Governments confront difficult political choices when they must determine how to balance their spending. But what would happen if a government found a means of spending without taxation? In this book, Gene Park demonstrates how the Japanese government established and mobilized an enormous off-budget spending system, the Fiscal Investment Loan Program (FILP), which drew on postal savings, public pensions, and other funds to pay for its priorities and reduce demands on the budget.Park's book argues that this system underwrote a distinctive postwar political bargain, one that eschewe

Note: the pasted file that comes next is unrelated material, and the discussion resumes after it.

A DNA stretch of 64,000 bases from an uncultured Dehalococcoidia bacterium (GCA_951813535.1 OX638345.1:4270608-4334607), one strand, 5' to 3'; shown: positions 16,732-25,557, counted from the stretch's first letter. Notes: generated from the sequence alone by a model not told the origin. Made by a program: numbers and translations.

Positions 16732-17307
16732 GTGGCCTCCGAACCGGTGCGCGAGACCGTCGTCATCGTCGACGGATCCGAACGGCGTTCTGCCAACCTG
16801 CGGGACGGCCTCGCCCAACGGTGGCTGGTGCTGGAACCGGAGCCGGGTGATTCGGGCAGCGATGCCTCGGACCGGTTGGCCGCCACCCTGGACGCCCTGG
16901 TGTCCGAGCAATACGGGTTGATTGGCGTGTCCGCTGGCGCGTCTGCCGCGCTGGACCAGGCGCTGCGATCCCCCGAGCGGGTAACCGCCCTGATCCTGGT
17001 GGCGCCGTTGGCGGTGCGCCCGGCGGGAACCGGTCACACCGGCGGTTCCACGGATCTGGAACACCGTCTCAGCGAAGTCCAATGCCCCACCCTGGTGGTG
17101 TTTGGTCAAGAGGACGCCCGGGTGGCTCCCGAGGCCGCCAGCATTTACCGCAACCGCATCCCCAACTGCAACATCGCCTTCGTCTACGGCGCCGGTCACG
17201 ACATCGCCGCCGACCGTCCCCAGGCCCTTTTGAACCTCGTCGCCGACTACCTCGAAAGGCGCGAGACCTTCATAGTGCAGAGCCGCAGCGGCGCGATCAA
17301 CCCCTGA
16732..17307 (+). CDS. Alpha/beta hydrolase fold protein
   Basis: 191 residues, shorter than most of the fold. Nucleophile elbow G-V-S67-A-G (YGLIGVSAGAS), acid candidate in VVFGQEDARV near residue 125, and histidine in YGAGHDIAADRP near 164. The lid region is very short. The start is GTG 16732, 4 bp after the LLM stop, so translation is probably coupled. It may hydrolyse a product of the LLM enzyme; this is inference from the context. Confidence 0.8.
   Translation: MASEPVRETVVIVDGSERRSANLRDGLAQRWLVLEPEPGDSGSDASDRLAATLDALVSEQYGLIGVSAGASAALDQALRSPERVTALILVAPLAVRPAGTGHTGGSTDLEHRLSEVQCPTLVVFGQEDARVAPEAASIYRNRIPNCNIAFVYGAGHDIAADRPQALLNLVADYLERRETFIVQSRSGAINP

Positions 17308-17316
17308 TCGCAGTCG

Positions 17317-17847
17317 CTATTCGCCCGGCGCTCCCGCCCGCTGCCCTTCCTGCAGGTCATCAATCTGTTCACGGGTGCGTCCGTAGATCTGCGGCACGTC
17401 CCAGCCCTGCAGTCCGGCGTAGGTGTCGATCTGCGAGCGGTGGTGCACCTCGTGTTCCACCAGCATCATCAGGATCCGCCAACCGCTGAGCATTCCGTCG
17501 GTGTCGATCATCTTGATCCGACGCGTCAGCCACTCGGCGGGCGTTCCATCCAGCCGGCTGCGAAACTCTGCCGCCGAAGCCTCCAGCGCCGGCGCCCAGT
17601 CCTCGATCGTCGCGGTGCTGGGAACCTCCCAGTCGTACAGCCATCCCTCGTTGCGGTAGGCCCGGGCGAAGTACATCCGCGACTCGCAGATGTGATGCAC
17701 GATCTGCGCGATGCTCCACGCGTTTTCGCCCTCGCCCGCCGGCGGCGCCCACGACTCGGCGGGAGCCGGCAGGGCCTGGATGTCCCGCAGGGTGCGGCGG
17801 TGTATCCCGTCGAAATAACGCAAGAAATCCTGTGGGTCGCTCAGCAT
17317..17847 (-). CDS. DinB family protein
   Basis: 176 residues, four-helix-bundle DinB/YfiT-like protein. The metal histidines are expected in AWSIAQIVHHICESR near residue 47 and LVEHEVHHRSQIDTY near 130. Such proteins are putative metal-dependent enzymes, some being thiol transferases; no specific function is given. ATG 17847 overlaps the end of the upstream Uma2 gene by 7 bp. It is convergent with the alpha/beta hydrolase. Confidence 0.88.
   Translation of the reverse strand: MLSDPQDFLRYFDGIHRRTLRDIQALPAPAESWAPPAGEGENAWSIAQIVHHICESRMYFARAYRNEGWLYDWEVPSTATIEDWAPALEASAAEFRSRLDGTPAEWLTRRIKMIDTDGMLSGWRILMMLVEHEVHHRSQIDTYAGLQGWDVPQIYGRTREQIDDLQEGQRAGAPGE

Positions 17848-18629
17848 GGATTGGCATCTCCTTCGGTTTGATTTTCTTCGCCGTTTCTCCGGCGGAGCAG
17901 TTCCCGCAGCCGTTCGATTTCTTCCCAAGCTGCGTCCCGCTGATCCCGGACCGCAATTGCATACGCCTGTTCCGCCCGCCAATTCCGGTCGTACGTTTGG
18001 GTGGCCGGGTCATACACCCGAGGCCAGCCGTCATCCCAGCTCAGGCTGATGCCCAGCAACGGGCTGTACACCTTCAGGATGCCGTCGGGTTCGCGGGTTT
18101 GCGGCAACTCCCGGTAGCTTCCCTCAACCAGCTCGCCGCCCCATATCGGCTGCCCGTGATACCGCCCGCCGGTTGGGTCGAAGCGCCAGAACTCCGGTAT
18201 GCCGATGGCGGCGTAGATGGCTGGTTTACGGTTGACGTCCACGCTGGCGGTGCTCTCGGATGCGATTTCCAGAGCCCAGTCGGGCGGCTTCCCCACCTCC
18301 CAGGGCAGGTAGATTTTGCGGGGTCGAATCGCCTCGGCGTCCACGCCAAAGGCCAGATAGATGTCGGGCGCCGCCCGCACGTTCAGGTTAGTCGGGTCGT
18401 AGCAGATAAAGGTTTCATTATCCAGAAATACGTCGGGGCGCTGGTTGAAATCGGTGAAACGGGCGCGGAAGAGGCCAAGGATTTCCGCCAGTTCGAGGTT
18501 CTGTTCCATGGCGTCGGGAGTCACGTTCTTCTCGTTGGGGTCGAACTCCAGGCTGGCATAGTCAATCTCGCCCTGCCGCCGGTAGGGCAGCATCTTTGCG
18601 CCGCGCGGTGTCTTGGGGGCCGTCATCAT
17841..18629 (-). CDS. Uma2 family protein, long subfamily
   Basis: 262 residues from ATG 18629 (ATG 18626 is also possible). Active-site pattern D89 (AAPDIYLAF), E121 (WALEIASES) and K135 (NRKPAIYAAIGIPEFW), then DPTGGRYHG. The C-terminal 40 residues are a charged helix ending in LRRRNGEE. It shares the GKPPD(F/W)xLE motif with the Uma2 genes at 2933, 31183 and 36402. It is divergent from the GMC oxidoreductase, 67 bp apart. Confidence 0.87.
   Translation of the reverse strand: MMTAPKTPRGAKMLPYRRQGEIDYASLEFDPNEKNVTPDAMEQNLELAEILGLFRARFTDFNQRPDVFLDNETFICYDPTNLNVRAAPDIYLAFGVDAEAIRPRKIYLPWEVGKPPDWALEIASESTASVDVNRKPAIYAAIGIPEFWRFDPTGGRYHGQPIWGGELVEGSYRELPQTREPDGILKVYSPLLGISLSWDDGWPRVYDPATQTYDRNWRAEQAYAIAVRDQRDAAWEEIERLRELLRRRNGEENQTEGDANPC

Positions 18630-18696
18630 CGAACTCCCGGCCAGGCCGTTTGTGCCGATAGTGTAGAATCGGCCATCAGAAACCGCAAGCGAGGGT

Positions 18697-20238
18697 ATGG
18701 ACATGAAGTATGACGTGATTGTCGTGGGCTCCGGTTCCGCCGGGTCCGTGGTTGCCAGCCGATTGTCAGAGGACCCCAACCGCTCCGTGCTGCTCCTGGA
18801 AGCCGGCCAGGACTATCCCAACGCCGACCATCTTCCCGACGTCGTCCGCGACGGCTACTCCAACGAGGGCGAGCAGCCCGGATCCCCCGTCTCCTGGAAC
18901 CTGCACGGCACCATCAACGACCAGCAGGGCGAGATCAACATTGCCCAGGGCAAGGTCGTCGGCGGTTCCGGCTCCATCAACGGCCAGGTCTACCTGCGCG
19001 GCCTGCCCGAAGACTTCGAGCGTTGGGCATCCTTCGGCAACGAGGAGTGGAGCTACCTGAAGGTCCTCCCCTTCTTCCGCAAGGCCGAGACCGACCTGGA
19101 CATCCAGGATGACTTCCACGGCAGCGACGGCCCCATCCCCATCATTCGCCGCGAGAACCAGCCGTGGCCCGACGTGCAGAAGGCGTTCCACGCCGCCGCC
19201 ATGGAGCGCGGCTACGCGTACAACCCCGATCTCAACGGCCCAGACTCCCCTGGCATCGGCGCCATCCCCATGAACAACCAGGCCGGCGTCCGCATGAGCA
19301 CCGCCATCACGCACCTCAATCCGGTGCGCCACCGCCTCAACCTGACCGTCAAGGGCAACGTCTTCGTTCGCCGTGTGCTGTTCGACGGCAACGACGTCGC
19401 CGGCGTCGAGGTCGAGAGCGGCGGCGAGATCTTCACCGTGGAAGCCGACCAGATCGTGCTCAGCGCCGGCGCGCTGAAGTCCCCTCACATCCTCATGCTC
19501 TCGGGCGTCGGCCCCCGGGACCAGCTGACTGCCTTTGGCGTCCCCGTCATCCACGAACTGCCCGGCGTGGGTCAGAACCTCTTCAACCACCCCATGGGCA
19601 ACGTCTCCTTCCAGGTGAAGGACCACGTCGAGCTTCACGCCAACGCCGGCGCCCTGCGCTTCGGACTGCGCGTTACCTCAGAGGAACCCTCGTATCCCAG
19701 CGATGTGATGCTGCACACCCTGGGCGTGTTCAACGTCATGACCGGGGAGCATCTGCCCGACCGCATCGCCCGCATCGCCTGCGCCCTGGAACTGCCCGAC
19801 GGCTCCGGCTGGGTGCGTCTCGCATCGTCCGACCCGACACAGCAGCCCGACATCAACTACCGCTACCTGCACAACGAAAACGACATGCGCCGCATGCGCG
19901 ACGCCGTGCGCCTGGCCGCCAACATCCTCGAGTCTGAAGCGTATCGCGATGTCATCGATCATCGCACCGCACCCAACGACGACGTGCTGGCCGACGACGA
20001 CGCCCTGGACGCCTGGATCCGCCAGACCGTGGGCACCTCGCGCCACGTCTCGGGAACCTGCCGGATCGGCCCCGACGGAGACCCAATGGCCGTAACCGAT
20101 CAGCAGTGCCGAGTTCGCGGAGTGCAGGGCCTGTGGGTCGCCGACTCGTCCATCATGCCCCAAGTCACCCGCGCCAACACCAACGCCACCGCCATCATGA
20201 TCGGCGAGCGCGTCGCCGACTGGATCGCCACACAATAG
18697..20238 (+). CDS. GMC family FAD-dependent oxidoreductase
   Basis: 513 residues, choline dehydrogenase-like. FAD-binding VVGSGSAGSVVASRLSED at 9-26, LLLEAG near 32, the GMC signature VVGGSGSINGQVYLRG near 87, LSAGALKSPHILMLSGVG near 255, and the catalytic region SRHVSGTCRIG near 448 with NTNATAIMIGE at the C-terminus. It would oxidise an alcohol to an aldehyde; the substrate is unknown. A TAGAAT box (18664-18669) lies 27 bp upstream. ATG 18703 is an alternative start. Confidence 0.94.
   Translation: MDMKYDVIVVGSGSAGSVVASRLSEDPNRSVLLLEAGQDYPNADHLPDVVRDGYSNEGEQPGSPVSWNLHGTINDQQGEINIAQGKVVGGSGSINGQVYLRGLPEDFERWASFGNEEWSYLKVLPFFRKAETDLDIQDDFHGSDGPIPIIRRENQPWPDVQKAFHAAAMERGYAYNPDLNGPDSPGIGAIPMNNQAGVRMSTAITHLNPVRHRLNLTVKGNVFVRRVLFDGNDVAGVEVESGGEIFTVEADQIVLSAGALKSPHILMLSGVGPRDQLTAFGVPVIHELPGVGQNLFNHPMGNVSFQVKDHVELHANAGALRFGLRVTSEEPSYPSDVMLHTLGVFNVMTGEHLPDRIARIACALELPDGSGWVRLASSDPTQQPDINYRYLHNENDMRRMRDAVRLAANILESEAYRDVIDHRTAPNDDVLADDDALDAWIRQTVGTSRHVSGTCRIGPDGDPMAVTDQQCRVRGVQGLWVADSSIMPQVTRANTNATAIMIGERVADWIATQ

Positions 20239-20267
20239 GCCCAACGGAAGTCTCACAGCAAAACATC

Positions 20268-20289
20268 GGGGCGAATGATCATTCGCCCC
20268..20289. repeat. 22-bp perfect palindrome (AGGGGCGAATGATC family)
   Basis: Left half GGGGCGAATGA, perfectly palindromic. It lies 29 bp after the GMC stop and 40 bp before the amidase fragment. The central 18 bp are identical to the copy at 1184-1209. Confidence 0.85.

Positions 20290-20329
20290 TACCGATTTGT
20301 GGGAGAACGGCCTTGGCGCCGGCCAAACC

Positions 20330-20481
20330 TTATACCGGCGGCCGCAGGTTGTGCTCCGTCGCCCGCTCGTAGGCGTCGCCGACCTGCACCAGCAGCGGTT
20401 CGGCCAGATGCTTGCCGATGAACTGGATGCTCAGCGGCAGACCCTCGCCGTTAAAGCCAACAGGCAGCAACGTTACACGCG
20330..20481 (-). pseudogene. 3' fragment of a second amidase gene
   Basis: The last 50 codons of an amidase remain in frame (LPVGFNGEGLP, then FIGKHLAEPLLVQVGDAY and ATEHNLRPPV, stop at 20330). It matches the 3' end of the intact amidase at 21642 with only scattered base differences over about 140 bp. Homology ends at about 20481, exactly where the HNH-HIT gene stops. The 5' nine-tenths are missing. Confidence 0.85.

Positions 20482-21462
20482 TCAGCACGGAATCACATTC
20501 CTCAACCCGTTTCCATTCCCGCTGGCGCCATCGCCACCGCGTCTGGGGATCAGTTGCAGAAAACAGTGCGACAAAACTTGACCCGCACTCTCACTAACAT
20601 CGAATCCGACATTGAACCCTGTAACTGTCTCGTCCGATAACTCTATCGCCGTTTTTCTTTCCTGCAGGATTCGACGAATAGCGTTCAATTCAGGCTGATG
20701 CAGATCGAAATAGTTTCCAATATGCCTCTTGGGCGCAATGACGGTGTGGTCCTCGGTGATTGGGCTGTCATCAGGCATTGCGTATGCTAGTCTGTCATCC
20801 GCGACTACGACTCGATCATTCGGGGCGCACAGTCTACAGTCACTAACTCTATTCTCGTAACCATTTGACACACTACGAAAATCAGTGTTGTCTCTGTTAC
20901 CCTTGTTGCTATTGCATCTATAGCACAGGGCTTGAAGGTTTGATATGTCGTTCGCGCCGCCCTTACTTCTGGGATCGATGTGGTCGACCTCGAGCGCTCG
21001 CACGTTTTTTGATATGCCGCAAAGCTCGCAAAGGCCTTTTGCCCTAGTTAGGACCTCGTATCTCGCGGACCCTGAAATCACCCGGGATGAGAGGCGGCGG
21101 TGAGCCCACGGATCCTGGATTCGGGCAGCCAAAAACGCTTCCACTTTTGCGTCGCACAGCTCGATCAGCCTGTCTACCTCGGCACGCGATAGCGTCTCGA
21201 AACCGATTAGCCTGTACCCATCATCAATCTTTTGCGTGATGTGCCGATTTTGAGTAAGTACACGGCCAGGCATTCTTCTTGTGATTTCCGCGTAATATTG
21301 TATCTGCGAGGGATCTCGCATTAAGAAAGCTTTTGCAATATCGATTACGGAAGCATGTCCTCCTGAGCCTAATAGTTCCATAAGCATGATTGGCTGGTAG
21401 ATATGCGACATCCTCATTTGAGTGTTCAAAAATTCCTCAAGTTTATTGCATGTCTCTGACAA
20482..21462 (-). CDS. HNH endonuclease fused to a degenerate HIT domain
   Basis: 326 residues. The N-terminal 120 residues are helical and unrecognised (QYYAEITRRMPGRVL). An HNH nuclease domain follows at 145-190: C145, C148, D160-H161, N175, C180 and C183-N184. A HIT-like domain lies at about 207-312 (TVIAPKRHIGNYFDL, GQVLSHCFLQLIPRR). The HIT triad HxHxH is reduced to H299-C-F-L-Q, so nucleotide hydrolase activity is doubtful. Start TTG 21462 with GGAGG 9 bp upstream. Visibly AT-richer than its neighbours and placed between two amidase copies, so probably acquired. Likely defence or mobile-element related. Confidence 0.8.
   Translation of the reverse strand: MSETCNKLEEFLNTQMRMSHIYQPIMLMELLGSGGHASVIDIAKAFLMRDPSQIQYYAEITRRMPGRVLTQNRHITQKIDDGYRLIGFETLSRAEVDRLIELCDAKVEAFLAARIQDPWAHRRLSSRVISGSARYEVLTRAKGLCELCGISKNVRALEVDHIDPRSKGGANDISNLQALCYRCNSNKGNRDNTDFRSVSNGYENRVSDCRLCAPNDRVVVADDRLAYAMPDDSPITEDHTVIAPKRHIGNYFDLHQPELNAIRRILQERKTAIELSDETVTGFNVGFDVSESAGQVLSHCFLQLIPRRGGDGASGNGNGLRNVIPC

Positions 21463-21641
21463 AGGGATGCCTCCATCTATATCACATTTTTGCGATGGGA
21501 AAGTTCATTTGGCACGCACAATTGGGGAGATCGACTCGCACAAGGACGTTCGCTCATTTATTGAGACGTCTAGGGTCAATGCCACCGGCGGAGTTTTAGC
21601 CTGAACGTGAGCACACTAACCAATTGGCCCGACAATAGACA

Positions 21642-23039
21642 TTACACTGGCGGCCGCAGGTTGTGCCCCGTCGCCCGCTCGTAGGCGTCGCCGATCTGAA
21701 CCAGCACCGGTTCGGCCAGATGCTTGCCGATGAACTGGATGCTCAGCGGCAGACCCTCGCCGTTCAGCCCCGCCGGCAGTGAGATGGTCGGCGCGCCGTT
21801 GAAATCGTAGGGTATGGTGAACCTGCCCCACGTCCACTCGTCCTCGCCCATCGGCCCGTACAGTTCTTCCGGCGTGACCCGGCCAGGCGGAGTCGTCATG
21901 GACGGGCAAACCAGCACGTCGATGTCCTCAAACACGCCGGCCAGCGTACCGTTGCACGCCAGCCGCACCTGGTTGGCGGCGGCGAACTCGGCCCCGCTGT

Contents; Figures and Tables; Acknowledgments; 1. Introduction; 2. Understanding the FILP System; Part I: FILP and the Postwar Settlement; 3. The Common Origins of Budget Restraint and FILP, 1945-1953; 4. Balancing Fiscal Policy, Industrialization, and Distributive Politics, 1953-1970; 5. The Electoral Logic of FILP Allocations, 1960-1993; Part II: The Limits of FILP; 6. Pushing the Limits of the FILP Compromise, 1970-1990; 7. The Politics of FILP Reform, 1990-2001; 8. The Koizumi Reforms and the Legacy of FILP, 2001 and After; 9. Conclusion; Notes; Bibliography; Index
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